Tom DeLay- Corporate Whore

Hammering away at House ethics

A Times Editorial
Published March 28, 2005

Now that Republicans have stripped the U.S. House ethics committee of its chairman, its staff and its investigative punch, The Hammer is chewing nails again. Tom DeLay, the ethically challenged House majority leader from Texas, says he's eager to appear before the committee and address the "fiction and innuendo" about his latest travel capers.

One small problem. The committee, at this point, exists only on paper.

Though DeLay characterizes his problems as the "partisan politics of personal destruction," the three members who were unceremoniously removed from the committee were all Republicans. They had dared to vote last fall, along with Democrats on the committee, to admonish DeLay for three of his latest stunts: seeking campaign donations from a Kansas electric company while the House energy committee was considering a relevant bill; pressuring FAA officials to help track Texas Democratic lawmakers who left the state to prevent a vote on redistricting; and offering to endorse the congressional candidacy of U.S. Rep. Nick Smith's son if Smith would reverse his vote on Medicare prescription drugs. The committee further advised DeLay that it is "clearly necessary for you to temper your future action."

Temperance is not what earned DeLay the "Hammer" nickname, however. So the Washington Post recently added two more entries to his ethics ledger. DeLay, it seems, jetted off to South Korea on the dime of foreign agents - in direct violation of House rules. And an Indian tribe and gambling operation picked up the tab for a lavish trip to Britain in which DeLay managed to play the famed St. Andrews golf course in Scotland; two months later he voted to kill a bill that restricted Internet gambling.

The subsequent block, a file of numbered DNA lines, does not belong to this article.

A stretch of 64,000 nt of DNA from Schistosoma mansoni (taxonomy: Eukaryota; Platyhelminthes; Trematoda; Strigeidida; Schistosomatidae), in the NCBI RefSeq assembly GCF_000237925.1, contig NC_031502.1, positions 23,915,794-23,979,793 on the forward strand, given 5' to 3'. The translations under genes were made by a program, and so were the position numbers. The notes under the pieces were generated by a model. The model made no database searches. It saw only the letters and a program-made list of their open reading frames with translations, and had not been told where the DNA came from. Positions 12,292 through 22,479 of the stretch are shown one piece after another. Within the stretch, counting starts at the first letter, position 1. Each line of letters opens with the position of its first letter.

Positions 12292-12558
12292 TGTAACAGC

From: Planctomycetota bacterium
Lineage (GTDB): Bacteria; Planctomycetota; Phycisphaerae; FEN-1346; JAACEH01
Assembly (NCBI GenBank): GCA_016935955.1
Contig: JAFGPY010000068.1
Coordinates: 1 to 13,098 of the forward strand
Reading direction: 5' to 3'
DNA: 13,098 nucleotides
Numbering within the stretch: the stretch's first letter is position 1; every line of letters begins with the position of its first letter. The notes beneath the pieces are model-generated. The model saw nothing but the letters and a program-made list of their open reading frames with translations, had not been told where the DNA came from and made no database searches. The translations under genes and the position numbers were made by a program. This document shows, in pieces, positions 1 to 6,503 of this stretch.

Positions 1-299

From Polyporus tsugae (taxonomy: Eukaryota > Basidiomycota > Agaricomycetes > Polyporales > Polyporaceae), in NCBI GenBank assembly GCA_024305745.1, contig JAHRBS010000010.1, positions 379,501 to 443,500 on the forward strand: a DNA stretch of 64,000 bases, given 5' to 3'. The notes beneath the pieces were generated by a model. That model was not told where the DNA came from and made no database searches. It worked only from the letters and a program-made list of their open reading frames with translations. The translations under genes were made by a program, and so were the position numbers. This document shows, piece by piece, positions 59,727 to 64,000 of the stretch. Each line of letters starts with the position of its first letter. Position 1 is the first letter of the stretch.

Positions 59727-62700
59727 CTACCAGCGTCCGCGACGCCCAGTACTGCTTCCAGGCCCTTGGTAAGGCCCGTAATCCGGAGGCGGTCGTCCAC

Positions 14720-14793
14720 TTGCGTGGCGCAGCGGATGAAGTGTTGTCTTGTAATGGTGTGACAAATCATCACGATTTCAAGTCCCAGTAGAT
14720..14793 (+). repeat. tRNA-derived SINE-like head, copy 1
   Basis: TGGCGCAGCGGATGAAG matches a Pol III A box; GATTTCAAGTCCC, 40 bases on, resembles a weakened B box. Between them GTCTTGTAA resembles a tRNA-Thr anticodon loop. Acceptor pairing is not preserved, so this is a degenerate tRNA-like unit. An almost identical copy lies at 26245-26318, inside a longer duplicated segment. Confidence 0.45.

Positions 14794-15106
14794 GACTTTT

These latest reports only add to the DeLay legend, and a Texas grand jury may trump them all. Three of DeLay's associates already have been indicted in what prosecutors claim was a political money laundering scheme that funneled corporate money into Texas campaigns, in direct violation of state law. How has DeLay responded? By collecting $1-million from special interest groups, and two new members of the House ethics committee, to seed his own legal defense fund.

DeLay, who is in his 11th term in office, responds to every new finding by blaming Democrats, as though they helped him tee up his ball at St. Andrews. Missed in his shrill partisan attacks is the fact that Republicans are now the ones who are suffering. To cover up his deeds, the House now has rendered its own ethics committee mute. No wonder he's thumping his chest again.

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